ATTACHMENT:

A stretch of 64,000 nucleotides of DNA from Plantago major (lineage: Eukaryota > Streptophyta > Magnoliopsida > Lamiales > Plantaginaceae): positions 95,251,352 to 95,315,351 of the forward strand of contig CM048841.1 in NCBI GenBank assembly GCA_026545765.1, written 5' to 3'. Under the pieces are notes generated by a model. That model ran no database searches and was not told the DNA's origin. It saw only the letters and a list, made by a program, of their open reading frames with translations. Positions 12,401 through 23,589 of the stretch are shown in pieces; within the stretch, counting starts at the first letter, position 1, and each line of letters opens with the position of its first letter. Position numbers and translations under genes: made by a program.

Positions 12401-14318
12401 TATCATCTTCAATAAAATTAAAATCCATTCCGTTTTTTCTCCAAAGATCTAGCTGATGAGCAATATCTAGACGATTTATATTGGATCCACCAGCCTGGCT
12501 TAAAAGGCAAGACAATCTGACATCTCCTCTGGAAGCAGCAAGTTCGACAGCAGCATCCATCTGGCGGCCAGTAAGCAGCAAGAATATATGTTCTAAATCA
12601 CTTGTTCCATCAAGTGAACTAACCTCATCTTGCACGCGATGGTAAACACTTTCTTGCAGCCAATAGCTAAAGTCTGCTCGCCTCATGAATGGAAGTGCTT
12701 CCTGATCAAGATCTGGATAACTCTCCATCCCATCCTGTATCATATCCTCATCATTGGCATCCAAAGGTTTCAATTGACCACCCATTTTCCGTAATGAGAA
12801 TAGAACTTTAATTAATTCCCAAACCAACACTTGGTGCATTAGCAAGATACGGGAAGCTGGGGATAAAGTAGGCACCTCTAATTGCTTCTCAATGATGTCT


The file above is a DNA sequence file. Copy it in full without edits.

A stretch of 64,000 nucleotides of DNA from Plantago major (lineage: Eukaryota > Streptophyta > Magnoliopsida > Lamiales > Plantaginaceae): positions 95,251,352 to 95,315,351 of the forward strand of contig CM048841.1 in NCBI GenBank assembly GCA_026545765.1, written 5' to 3'. Under the pieces are notes generated by a model. That model ran no database searches and was not told the DNA's origin. It saw only the letters and a list, made by a program, of their open reading frames with translations. Positions 12,401 through 23,589 of the stretch are shown in pieces; within the stretch, counting starts at the first letter, position 1, and each line of letters opens with the position of its first letter. Position numbers and translations under genes: made by a program.

Positions 12401-14318
12401 TATCATCTTCAATAAAATTAAAATCCATTCCGTTTTTTCTCCAAAGATCTAGCTGATGAGCAATATCTAGACGATTTATATTGGATCCACCAGCCTGGCT
12501 TAAAAGGCAAGACAATCTGACATCTCCTCTGGAAGCAGCAAGTTCGACAGCAGCATCCATCTGGCGGCCAGTAAGCAGCAAGAATATATGTTCTAAATCA
12601 CTTGTTCCATCAAGTGAACTAACCTCATCTTGCACGCGATGGTAAACACTTTCTTGCAGCCAATAGCTAAAGTCTGCTCGCCTCATGAATGGAAGTGCTT
12701 CCTGATCAAGATCTGGATAACTCTCCATCCCATCCTGTATCATATCCTCATCATTGGCATCCAAAGGTTTCAATTGACCACCCATTTTCCGTAATGAGAA
12801 TAGAACTTTAATTAATTCCCAAACCAACACTTGGTGCATTAGCAAGATACGGGAAGCTGGGGATAAAGTAGGCACCTCTAATTGCTTCTCAATGATGTCT